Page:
Linux Tutorials on the topic “high-availability”

  • How To Set Up A Load-Balanced MySQL Cluster

    Author: falkoTags: , Comments: 23

    How To Set Up A Load-Balanced MySQL Cluster This tutorial shows how to configure a MySQL 5 cluster with three nodes: two storage nodes and one management node. This cluster is load-balanced by a high-availability load balancer that in fact has two nodes that use the Ultra Monkey package which provides heartbeat (for checking if the other node is still alive) and ldirectord (to split up the requests to the nodes of the MySQL cluster).

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  • How To Back Up MySQL Databases Without Interrupting MySQL

    Author: falkoTags: , , Comments: 9

    How To Back Up MySQL Databases Without Interrupting MySQL This article describes how you can back up MySQL databases without interrupting the MySQL service. Normally, when you want to create a MySQL backup, you either have to stop MySQL or issue a read lock on your MySQL tables in order to get a correct backup; if you don't do it this way, you can end up with an inconsistent backup. To get consistent backups without interrupting MySQL, I use a little trick: I replicate my MySQL database to a second MySQL server, and on the second MySQL server I use a cron job that creates regular backups of the replicated database.

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  • Setting Up Master-Master Replication With MySQL 5 On Debian Etch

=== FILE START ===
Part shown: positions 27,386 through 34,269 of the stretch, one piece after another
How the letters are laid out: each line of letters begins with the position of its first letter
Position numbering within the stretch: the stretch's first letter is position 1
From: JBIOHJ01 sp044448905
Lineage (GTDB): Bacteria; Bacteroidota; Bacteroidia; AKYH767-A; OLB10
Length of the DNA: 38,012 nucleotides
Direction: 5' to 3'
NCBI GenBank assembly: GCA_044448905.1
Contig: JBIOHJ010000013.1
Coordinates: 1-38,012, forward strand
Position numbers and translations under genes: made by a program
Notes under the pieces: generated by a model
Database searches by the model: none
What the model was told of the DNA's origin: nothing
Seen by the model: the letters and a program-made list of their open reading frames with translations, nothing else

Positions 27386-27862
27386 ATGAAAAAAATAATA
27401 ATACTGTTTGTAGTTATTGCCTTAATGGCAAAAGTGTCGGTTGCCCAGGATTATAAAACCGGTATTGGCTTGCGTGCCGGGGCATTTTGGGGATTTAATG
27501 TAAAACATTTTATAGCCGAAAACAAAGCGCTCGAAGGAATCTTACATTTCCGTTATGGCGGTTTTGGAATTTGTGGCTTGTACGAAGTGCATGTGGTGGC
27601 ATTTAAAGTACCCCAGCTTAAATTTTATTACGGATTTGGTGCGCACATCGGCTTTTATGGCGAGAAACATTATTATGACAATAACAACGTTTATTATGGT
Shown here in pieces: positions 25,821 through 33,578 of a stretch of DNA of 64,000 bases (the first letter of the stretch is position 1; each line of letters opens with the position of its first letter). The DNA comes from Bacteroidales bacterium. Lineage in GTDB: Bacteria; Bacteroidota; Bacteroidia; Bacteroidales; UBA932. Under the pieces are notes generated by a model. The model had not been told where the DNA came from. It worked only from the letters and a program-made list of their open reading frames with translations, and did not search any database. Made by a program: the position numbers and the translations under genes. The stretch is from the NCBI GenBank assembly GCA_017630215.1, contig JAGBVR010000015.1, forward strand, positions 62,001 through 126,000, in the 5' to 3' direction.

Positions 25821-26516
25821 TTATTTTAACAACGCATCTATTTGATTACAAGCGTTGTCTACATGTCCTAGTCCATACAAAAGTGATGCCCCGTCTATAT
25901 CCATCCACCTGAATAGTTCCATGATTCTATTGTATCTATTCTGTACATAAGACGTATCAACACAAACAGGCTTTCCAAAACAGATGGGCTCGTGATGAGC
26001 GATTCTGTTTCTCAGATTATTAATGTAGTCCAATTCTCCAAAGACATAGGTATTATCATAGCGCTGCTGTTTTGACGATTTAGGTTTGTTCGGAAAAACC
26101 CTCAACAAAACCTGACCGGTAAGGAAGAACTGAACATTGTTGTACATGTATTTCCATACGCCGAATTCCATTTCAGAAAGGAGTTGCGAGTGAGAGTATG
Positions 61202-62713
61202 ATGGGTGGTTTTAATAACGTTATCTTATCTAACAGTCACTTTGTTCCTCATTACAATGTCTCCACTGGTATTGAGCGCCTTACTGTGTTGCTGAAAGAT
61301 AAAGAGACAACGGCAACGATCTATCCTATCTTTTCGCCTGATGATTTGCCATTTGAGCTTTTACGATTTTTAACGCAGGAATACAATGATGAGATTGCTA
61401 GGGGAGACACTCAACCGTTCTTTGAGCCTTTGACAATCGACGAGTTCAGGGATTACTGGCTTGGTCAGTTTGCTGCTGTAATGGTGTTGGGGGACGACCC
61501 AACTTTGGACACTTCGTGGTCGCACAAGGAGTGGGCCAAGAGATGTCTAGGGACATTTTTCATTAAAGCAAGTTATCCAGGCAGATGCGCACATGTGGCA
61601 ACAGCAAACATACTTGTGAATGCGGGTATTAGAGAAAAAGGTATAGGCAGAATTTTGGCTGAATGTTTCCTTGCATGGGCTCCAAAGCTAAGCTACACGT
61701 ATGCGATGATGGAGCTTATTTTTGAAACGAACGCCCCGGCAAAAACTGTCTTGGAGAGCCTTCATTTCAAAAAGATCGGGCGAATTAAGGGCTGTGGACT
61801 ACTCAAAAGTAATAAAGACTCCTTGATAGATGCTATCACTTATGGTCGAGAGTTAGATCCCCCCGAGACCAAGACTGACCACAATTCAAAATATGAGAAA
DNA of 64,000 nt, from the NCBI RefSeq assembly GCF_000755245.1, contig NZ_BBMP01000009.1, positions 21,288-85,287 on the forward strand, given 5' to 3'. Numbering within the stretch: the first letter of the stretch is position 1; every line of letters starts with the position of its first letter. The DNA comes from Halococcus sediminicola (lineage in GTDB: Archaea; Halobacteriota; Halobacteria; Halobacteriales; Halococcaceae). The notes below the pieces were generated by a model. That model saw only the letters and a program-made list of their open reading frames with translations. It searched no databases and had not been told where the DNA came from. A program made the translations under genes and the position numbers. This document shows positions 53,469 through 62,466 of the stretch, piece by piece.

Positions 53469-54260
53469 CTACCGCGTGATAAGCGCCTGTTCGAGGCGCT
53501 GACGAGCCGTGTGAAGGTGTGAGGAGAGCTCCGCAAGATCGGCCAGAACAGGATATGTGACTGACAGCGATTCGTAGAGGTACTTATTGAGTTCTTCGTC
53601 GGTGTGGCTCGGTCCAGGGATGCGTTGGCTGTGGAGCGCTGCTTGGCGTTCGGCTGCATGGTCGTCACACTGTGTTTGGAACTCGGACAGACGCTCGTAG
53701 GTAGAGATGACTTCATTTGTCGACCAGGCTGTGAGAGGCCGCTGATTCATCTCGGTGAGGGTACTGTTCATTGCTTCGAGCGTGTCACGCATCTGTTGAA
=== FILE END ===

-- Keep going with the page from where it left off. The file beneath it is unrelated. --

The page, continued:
debian Author: falkoTags: , , Comments: 6

    Setting Up Master-Master Replication With MySQL 5 On Debian Etch Since version 5, MySQL comes with built-in support for master-master replication, solving the problem that can happen with self-generated keys. In former MySQL versions, the problem with master-master replication was that conflicts arose immediately if node A and node B both inserted an auto-incrementing key on the same table. The advantages of master-master replication over the traditional master-slave replication are that you don't have to modify your applications to make write accesses only to the master, and that it is easier to provide high-availability because if the master fails, you still have the other master.

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  • Merging Multiple Apache Access Logs Into One Overall Access Log

    Author: falkoTags: , , , Comments: 3

    Merging Multiple Apache Access Logs Into One Overall Access Log Let's assume you have a web application that runs of a cluster of Apache nodes. Each node generates its own Apache access log from which you can generate page view statistics with tools such as Webalizer or AWStats. Obviously you do not want to have page view statistics for each Apache node, but overall page view statistics. To achieve this, we must merge the access logs from each node into one overall access log that we can then feed into Webalizer or AWstats. There is a Perl script called logresolvemerge.pl (part of the AWStats package) that can do this for us.

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